MAYBE THE NEXT travel report to constituents will be entitled "How You Spent for My Summer by William L. Scott" - for once again, the junior senator from Virginia is on the move at public expense. This time he's winging his back to Latin America for his second multination tour of that region in 36 days. According to an aide, Mr. Scott decided to go back "essentially to get answers to further questions" left from his 10-day, three-nation trip last month. Certainly that last trip did raise a few questions, not the least of which was why he wrangled such a junket in the first place.
Having long ago announced that he is not seeking re-election next year. Sen. Scott has been a most mobile lame duck, flapping around the globe at the drop of an appropriation. He's managed to visit 34 countries on congressional "study missions" in the past four years without so much as one memorable finding. Still, as an editorial in the Norfolk Virginian-Pilot suggested, "it may be an open question whether it is better to get Mr. Scott out of the country or keep him in the Senate. "Citing a magazine story that described Sen. Scott as the "dumbest" member of the Senate which you may remember prompted him to hold a press conference and issue a denialt, the editorial said. "But the frequency of travel would seem to prove one thing. Those who called him the 'dumbest' on Capitol Hill were wrong."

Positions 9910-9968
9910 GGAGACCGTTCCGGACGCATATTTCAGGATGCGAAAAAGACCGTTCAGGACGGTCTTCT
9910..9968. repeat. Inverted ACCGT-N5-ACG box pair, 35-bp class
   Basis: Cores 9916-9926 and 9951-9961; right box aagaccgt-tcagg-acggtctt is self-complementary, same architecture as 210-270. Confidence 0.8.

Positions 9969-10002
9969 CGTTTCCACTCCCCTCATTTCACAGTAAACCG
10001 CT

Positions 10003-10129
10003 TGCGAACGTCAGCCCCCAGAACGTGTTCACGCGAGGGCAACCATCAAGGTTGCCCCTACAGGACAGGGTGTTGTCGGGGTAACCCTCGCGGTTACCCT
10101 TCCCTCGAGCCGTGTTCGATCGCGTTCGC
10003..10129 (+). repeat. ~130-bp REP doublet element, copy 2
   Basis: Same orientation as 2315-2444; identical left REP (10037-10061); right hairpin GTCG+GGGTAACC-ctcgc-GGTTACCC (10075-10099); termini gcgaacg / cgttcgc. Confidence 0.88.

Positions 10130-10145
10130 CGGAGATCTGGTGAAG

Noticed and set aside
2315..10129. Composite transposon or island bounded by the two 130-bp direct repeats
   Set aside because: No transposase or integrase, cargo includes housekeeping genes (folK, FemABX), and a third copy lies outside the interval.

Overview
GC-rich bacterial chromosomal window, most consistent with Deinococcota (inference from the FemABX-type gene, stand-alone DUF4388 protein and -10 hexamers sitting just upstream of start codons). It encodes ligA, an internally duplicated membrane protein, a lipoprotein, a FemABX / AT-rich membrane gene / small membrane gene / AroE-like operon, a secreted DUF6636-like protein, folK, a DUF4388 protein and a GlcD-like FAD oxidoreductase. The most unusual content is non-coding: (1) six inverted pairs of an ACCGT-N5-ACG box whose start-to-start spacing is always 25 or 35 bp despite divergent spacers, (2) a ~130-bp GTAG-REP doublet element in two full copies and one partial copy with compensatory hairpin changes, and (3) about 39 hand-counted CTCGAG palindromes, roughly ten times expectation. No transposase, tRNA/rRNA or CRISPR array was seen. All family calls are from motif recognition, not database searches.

Actually, were it not for the fact that Sen. Scott has never prodiced a substantive piece of legislation in his three terms in the House and one in the Senate, his travels would not seem quite so unusual. A recent survey by United Press International showed that more than 60 members of Congress are traveling to 39 countries and Alaska and Hawaii during this August recess. Some of these trips really do produce useful research for future legislative deliberations. But in the case of Sen. Scott, the prospect is dim, indeed.